MN 4th-graders still near the top in test results – but slipping

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The results are in – and although Minnesota fourth- and eighth-graders scored higher than the average student on a national proficiency exam, state educators say there is still more work to do.

Fourth-graders in Minnesota scored "significantly lower" on the National Assessment of Education Progress (NAEP) math and reading tests compared to 2013.

Eighth-graders in the state saw no significant changes in test scores in either subject, according to test results released Wednesday.

Despite scoring among the top states on both exams, results show there is still an achievement gap between students of color and their white counterparts in Minnesota. Black, Hispanic and low-income students scored, on-average, 25-40 points lower than their peers.

"While we can be proud of our students’ relatively strong performance compared to other states, it would be a mistake to be complacent given that there is still significant room for improvement," Education Commissioner Brenda Cassellius said in a news release.

Education officials in Minnesota told the Star Tribune. that to bring the scores up, students need high-quality preschools and more resources.

Nearly 10,000 Minnesota students took the exam, the release says, which is given every two years to fourth- and eighth-grade students across the country as a way to compare student achievement over time and to their peers in other states, NAEP says.

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Fourth-graders lose ground

In math:

  • Minnesota fourth-graders scored a 250 on the 2015 math exam, higher than the national average of 240, but lower than their average score of 253 in 2013. Minnesota scores ranked second in the nation, behind Massachusetts.
  • Black students scored on-average 30 points lower than their white counterparts. (The performance gap was 30 points in 2000.)
  • Hispanics had a score that was 25 points lower than white students. (The performance gap wasn't measured in 2000 for Hispanic students.)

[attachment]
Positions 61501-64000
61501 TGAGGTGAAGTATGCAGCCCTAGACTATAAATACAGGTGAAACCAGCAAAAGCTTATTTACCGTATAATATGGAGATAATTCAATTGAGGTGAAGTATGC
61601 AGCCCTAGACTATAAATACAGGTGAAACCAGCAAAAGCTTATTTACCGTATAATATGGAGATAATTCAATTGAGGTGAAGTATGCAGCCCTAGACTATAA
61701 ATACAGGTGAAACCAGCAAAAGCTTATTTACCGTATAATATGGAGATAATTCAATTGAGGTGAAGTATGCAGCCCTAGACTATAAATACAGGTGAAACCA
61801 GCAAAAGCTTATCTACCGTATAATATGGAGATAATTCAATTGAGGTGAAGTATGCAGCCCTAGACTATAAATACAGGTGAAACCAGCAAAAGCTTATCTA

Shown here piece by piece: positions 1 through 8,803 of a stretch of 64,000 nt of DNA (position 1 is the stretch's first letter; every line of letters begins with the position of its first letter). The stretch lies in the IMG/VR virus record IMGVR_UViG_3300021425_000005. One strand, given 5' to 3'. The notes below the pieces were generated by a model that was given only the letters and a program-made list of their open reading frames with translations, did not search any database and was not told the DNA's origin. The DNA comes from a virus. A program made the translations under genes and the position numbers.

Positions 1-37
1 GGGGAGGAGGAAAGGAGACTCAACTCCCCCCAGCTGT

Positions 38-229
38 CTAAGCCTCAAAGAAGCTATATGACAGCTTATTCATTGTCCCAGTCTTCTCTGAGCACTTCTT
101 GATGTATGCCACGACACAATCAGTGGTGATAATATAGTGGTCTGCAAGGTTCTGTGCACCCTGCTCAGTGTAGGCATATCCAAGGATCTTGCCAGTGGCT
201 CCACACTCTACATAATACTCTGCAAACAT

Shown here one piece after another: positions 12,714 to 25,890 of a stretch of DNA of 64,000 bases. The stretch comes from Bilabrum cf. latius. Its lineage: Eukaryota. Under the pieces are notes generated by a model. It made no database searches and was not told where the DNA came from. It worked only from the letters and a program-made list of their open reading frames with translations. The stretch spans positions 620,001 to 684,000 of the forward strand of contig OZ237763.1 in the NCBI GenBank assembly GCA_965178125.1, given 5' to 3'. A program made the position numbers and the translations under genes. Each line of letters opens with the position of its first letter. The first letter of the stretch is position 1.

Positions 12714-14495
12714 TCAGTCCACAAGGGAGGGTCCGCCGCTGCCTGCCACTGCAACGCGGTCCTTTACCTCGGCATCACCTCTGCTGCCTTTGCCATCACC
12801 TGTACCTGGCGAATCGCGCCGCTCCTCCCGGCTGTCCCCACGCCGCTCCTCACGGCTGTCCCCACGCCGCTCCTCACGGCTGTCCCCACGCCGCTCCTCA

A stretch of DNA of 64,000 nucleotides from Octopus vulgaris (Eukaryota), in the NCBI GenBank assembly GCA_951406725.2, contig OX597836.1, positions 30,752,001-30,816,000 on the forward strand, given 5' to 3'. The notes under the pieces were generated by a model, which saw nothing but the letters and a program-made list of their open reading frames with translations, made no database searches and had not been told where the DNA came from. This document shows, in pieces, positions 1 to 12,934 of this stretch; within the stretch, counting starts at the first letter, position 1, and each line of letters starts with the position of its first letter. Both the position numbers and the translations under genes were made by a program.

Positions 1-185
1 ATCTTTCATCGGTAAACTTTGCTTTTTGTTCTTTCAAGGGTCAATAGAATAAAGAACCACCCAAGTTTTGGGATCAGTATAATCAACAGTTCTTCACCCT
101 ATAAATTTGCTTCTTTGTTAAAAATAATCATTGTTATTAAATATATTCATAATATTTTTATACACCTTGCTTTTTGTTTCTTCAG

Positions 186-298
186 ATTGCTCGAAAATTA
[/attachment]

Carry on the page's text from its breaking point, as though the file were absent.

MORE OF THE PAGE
• Students who qualified for free or reduced-priced lunch scored 26 points lower than those who are not eligible for the program. (The performance gap was 23 points in 2000.)
  • 53 percent of students performed at or above the proficient level on this year's exam – 59 percent of students were at or above the proficient level in 2013.
  • Minnesota students scored higher than their peers in 45 states, while their scores were not "significantly different" from students in six other states/jurisdictions.

In reading:

  • Fourth-graders in Minnesota averaged a score of 223 on the 2015 reading exam, slightly higher than the national average of 221, but lower than their average score of 227 in 2013.
  • Black students scored 37 points lower than their white counterparts. (The performance gap was 40 points in 1998.)
  • Hispanic students had an average score 33 points lower than white students. (The performance gap was not reported in 1998.)
  • Students who qualified for free or reduced-priced lunch on average scored 31 points lower that students who weren't eligible. (The performance gap was 30 points in 1998.)
  • 39 percent of students were at or above the proficient level in 2015 – 41 percent of students were proficient in 2013.
  • Minnesota students scored higher than their peers in 16 states/jurisdictions, and lower than their peers in 11 states/jurisdictions. Their scores were not "significantly different" from students in 24 other states/jurisdictions.

Eighth-graders' scores remain flat

In math:

  • Eighth-graders averaged a score of 294 on the 2015 math exam, higher than the national average of 281. The average score for Minnesota students was 295 in 2013.
  • Black students averaged a score 40 points lower than their white counterparts, while Hispanic students scored 30 points lower than white students. (Performance gap figures for 2000 were not available.)
  • Students who were eligible for free or reduced-priced lunch averaged a score that was 30 points lower than students who weren't eligible for the program. (In 2000, that performance gap was 20 points.)
  • 48 percent of Minnesota students scored at or above the proficient level in 2015 – 47 percent were proficient in 2013.
  • Minnesota students scored higher than their peers in 48 states/jurisdictions, while their scores were not "significantly different" from students in three other states/jurisdictions. They didn't score lower than peers in any state.

In reading:

  • Eighth-graders averaged a score of 270 on the 2015 reading exam, higher than the national average of 264. In 2013, Minnesota students had an average score of 271.
  • Black students averaged a score that was 29 points lower than their white counterparts. (In 1998, the performance gap was 38 points.)
  • Hispanic students averaged a score 16 points lower than white students. (Performance gap data isn't available for 1998.)
  • Students who qualify for free or reduced-priced lunch averaged scores 24 points lower than students not eligible for the program. (In 1998, the performance gap was 23.)
  • 40 percent of students in Minnesota were at or above the proficient level – 41 percent were considered proficient in 2013.
  • Minnesota students scored higher than their peers in 27 states/jurisdictions, lower than their peers in four other states/jurisdictions, while their scores were not "significantly different" from those in 20 states/jurisdictions.

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